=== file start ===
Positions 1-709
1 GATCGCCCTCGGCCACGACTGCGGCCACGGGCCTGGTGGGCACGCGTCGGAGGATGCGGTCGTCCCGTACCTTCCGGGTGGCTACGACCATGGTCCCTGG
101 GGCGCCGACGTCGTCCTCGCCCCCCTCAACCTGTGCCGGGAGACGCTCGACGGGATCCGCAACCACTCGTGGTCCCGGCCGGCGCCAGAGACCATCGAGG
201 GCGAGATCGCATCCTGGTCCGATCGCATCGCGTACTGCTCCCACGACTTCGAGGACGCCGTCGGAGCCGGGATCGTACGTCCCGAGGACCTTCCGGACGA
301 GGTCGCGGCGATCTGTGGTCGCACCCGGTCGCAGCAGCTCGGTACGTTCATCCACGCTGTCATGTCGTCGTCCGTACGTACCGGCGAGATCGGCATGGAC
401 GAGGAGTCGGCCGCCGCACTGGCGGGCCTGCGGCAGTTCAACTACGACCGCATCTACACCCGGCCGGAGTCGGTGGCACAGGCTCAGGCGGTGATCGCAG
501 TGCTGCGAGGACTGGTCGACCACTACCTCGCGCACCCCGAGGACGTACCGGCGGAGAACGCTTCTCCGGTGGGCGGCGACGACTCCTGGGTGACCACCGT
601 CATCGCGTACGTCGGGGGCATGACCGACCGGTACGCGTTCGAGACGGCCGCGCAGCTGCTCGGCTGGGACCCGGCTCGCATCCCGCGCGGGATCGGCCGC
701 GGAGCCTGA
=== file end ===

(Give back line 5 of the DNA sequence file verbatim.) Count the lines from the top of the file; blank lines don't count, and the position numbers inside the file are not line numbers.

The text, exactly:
301 GGTCGCGGCGATCTGTGGTCGCACCCGGTCGCAGCAGCTCGGTACGTTCATCCACGCTGTCATGTCGTCGTCCGTACGTACCGGCGAGATCGGCATGGAC